Muscling icebergs out of the way? Brushes with bull sharks? Just another day for commercial diver Britt Coates. The diver – and dive instructor – gives us the low-down on his very adventurous, not-quite nine to fiver – and shows off in a few shots from his base at the Divers Institute, Seattle.
So… you dive in Antarctica?
Yep. You constantly have to watch for icebergs that could crush you to death. The water flows fast like a river, and it’s carrying these huge ice chunks. You either need to move, or muscle them out of the way.
So what exactly does a commercial diver do?
Commercial diving sounds fancy, but it’s really just underwater construction. The same work you see on New York City sidewalks, 130 feet (40m) beneath the surface. As for the tools, ours are air-powered and shoot bubbles everywhere. Say you’re using a jackhammer – it has less leverage because of the buoyancy. It bounces around so much. It’s like a rodeo.
What about underwater detonation?
When we have a job with bombs, all we do is take the explosives guy down and put him in position and let him do his thing. Someone else detonates it.
What’s the scariest part of the work you do?
Not knowing – half the time, we’re working in water like chocolate milk. You can’t see your hand until it’s touching your face. You feel things brush against your legs. Those things could be bull sharks. Or they could just be red snapper.
It’s spooky to be on the underside of a ship hull right near the prop. There are safety precautions to keep it from coming on, but it’s like putting your hand in the garbage disposal even when you can see that the switch is off.
Any side effects from deep water work ?
We work in deep water, especially in the Gulf of Mexico. We push ourselves beyond what’s safe for decompression [divers stay at certain depths according to charts and computers that determine exactly how many minutes are safe before the excess nitrogen exposure builds up and leads to decompression sickness, getting ‘the bends’]. It’s industry standard to be down as long as we are. That’s how business is done. After I exit the water, I have exactly five minutes to get into the decompression chamber; otherwise, I give those bubbles a chance to get into my blood.
Under the Sea: timeline of a commercial dive
How many times have you been in a chamber?
At least 100. Decompression time is usually an hour and 20 minutes. The longest I have ever sat in a chamber is a few hours after diving at 130 feet (40m) for 50 minutes. I had to go through decompression sickness. But I’ve never been bent. One of the guys I work with has skin bends – a marbled bruising across his skin. Really painful.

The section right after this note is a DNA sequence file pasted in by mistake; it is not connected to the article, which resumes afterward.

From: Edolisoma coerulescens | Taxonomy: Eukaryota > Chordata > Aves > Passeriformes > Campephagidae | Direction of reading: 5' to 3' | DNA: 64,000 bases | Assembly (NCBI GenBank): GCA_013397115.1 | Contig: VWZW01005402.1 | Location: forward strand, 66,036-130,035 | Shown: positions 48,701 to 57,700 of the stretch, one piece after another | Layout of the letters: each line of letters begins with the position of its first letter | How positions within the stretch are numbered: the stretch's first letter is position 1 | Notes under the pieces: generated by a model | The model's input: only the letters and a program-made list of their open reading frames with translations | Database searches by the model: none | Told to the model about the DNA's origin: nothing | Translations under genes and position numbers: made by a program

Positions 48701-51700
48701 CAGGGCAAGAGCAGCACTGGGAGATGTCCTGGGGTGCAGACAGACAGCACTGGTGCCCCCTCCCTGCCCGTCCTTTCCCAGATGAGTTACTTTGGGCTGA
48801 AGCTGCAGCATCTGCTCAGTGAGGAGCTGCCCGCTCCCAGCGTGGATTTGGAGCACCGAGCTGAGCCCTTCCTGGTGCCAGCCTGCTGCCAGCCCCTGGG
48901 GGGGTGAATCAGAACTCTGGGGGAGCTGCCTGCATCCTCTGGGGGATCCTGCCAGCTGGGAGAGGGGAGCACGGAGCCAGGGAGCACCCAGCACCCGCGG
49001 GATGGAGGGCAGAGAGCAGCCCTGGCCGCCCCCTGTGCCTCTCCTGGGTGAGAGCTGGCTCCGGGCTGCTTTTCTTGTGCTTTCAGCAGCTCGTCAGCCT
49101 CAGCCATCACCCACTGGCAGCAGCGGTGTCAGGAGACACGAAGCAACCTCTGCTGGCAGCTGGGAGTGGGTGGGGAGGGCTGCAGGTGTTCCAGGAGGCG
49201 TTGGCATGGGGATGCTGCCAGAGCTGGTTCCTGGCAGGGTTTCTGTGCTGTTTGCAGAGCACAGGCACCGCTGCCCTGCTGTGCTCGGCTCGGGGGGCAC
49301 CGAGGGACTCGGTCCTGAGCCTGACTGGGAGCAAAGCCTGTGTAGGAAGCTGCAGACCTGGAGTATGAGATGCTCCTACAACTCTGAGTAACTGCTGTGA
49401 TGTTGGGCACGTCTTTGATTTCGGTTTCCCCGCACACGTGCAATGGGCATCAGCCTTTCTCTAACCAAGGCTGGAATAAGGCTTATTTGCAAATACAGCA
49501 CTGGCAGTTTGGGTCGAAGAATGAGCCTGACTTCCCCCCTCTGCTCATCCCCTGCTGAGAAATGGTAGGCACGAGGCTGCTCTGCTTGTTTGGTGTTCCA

So commercial divers are known for a certain reputation…
In the late 60s, guys would go to bars and see how far they could push it before getting in the water the next morning. The cowboy days are gone, but this industry still attracts thrill-seeking, hardcore personalities. You find people who like to live on the edge and have a good time.
Sounds stressful. How do you cut loose?
Commercial divers are big pranksters. One friend of mine had a job at a dam. Since it was very cold, divers donned hot-water-filled suits warmed by hoses. When the job started, my friend lobbed a handful of gold-foil-covered chocolate coins into the water. When the diver hopped in, everyone listening to the monitors said he started breathing really hard. He said he was fouled up and needed time. Really, he was madly stuffing the coins into his suit. When that guy came back up and took the suit off, his hairy chest was covered in chocolate.
What about initiations?
We 'chum' all the newbies. When you’re in the Gulf in that murky water, someone will swim behind the new guy and place a can of tuna in his bailout bottle. That can of tuna has holes punched in it, so fish swarm him to the point he can hardly see.
So why stick with it?
It’s crazy and intense, but you just can’t take any of it too seriously or you’d burn out. Every day is just another day on the job, and it’s exhilarating.
Coates is also an instructor at the Divers Institute of Technology in Seattle, Washington, where he teaches others how to become commercial divers.
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